Or, if we prefer we could just fetch via the master - it will issue a redirect to one of the volumes that contains the file:

client ~$ curl http://one.our.domain:9333/1,06c3add5c3
<a href=",06c3add5c3">Moved Permanently</a>

If you follow redirections then it'll download, as you'd expect:

client ~ $ curl -L http://one.our.domain:9333/1,06c3add5c3

That's about all you need to know to decide if this is for you - in short uploads require two requests, one to claim an identifier, and one to use it. Downloads require that your storage-volumes be publicly accessible, and will probably require a proxy of some kind to make them visible on :80, or :443.

A single "weed volume .." process, which runs as a volume-server can support multiple volumes, which are created on-demand, but I've explicitly preferred to limit them here. I'm not 100% sure yet whether it's a good idea to allow creation of multiple volumes or not. There are space implications, and you need to read about replication before you go too far down the rabbit-hole. There is the notion of "data centres", and "racks", such that you can pretend different IPs are different locations and ensure that data is replicated across them, or only within-them, but these choices will depend on your needs.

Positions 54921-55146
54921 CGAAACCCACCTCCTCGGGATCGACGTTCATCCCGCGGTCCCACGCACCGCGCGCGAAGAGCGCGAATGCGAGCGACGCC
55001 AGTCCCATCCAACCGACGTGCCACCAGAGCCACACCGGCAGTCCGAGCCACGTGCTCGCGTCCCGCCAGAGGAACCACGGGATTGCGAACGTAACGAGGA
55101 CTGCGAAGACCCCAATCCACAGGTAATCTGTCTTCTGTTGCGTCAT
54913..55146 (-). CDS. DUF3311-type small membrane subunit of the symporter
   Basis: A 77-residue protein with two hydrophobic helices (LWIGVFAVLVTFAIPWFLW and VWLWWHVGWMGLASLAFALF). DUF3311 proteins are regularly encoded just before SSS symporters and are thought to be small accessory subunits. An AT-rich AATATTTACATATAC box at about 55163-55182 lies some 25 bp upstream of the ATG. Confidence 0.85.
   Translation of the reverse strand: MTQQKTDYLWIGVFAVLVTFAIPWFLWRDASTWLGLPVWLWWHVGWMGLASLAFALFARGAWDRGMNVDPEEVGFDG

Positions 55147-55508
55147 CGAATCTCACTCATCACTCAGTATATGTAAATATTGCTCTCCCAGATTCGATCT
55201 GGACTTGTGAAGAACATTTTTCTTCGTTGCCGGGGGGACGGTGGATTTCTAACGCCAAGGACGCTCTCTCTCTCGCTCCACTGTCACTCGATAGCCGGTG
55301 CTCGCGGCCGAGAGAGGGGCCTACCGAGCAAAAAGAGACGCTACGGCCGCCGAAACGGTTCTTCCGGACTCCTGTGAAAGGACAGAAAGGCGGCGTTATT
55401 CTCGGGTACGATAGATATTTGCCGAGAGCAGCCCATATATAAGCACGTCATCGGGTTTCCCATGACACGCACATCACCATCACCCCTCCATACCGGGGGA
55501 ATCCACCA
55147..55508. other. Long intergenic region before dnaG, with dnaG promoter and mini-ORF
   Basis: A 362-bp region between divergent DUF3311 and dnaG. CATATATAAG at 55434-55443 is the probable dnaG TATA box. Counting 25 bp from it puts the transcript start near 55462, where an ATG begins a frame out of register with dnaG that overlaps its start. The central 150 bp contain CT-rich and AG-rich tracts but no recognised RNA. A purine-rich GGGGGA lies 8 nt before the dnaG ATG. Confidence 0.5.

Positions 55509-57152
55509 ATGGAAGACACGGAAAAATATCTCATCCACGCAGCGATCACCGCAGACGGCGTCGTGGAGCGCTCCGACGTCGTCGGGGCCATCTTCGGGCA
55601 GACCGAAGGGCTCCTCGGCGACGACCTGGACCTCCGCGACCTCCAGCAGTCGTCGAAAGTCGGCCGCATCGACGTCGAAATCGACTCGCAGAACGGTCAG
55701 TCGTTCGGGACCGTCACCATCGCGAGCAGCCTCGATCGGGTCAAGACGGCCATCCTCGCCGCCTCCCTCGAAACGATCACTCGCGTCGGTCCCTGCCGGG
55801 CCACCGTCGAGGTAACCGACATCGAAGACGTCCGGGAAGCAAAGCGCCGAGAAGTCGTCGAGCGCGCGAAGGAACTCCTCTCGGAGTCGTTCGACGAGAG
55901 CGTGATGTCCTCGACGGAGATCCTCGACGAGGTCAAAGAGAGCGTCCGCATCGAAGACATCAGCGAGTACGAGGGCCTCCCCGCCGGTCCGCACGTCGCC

Writing a thin middleware/shim to allow uploads to be atomic seems simple enough, and there are options to allow exporting the data from the volumes as .tar files, so I have no undue worries about data-storage.

This system seems reliable, and it seems well designed, but people keep saying "I'm not using it in production because .. nobody else is" which is an unfortunate problem to have.

Anyway, I like it. The biggest omission is really authentication. All files are public if you know their IDs, but at least they're not sequential ..

Syndicated 2015-08-10 13:29:10 from Steve Kemp's Blog